When winter and summer come to an end, we often see our local garden centers filling with seasonal plant starts: cucumber, tomatoes, squash, and beans among others for spring and summer; kale, kohlrabi, broccoli, onions, and the like for fall or winter. And there is no better time to think about the advantages of direct-sowing seeds versus buying plant starts. What downsides could there possibly be to buying a plant that has already begun to grow, you ask?
Ever wonder why people suggest unwinding roots to lay them flat in soil? It’s to get as many of the roots in contact with soil as quickly as possible. Root bound plants aren’t as as quick to become established. They’ll take longer to flower the first time. Plants want to get started as early, and become as productive, as possible.
Root Bound, adj.: When a potted plant has grown roots until they line the side of the pot such that you can’t see soil when the pot is removed.
When we direct-sow seeds, there is little chance of the roots breaking while they are handled. I’ll say that plant starts are, for the most part, able to withstand a lot. But imagine how much better off the plant will be having spent the energy to grow those roots down exactly where they need to be? No need for you to unwind them! They don’t get to do much except take in water when wrapped in circles, by the way. Contact with soil is important! This is the reason we re-pot indoor plants to bigger pots. So they can get bigger and thrive.
As soon as weather conditions permit, you’ll begin to see a ton of growth with direct sown plants. They’ve got the head start, and they’re on the startling line. With starts, the idea is the same, because the start is grown in a warm greenhouse before the end of winter. But if the plant’s roots aren’t all distributed correctly, there will still be some lag before it really takes off in your garden.
Seeds are 100 for $2-3 or something similar.They are cheaper because there was less labor needed to produce them. Starts are often that much or more PER PLANT! Knowing how to grow from seed will save you money over time. And let me tell you, the satisfaction factor is much higher with self-sowing.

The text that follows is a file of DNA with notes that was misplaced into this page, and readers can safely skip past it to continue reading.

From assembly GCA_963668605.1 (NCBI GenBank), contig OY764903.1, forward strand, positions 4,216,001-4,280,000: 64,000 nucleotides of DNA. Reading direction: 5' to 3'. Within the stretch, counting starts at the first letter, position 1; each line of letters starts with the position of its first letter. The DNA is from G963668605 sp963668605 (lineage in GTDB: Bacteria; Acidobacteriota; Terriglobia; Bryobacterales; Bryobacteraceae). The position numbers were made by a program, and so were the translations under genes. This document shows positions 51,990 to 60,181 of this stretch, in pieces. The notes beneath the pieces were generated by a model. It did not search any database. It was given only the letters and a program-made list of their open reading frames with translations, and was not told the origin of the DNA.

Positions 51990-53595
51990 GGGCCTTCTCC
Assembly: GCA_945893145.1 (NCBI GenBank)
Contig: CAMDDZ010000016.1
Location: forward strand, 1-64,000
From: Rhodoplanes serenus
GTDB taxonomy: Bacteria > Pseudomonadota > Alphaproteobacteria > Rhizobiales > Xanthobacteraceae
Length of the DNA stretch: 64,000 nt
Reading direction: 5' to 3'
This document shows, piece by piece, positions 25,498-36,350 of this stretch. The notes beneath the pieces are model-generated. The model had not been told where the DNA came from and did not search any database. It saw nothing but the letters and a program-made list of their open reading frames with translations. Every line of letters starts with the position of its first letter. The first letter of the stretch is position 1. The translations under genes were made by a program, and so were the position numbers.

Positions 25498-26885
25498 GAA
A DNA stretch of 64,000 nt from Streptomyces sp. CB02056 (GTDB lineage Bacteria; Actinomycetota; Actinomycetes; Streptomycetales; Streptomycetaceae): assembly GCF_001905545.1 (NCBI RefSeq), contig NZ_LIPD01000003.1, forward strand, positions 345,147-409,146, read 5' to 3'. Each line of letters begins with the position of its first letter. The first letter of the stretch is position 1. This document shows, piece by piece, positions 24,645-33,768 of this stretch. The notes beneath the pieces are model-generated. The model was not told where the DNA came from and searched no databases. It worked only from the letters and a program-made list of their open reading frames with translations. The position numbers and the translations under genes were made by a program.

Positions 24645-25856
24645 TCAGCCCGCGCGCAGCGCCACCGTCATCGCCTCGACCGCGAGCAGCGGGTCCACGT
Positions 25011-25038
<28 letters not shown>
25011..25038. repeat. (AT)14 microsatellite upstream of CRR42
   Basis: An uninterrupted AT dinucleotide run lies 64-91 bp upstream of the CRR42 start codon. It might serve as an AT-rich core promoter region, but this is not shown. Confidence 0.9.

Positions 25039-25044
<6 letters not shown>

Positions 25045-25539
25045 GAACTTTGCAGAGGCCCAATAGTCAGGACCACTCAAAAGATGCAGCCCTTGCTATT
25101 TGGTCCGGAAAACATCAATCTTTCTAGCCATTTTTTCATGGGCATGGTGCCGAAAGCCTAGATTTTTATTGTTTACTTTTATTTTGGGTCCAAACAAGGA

A Good Solution
Covering your direct-sown seedlings under a garden bed cover or hoop house (not for raised beds, unless it’s a big raised bed!) is a great option. Using dark plastic to cover the soil will also raise the temperature of the soil considerably. These options protect vulnerable seedlings earlier in the year when frost is still pervasive, enough to where your seedlings will come up earlier than last frost and get a big head start. The kind of start you’re wanting from a plant start, but with better root distribution. For winter crops, well you could build a climate controlled greenhouse. Since that’s expensive, maybe you’d like to plant your own starts indoors and set them out just before they become root-bound. Check as they grow but looking at the bottom of the pot and watching for the roots to show up near the holes. You can still buy starts, but checking them for being root bound before you buy is crucial. As you’ll see though, there are still more reasons to plant from seed.
Self-Discipline and Skills Development
Growing a plant from seed requires patience, something tech companies and app developers seem to deliberately want gone from our personalities. Heck, if you have read this far, I’d like to congratulate you! So what can seeds teach us about self development?
When you put a seed in the ground, it usually takes between a few days to a few weeks to sprout. You’ll NEED to be diligent in tending to them with water and guaranteeing correct soil temperature. If you’ve never felt connected to nature, you’ll feel it in its entirety by planning ahead, engineering your soil, direct sowing seeds, and watching their progress over the course of the year.
Root health will be better if the plant sprouts and develops where it will be growing for its lifetime. The price for seeds is cheaper versus starts. Building an inexpensive cover or hoop-house will lead to better development in early spring. Growing your own plant starts will lead to more control, whether it is spring planting or fall crops. You’ll develop better habits and become a grounded, more patient individual, leading to a healthier outlook in other parts of your life. In the end, there are no downsides to growing from seed!
Do you agree? Discussion is the seed of growth! Let other readers know in the comments below.
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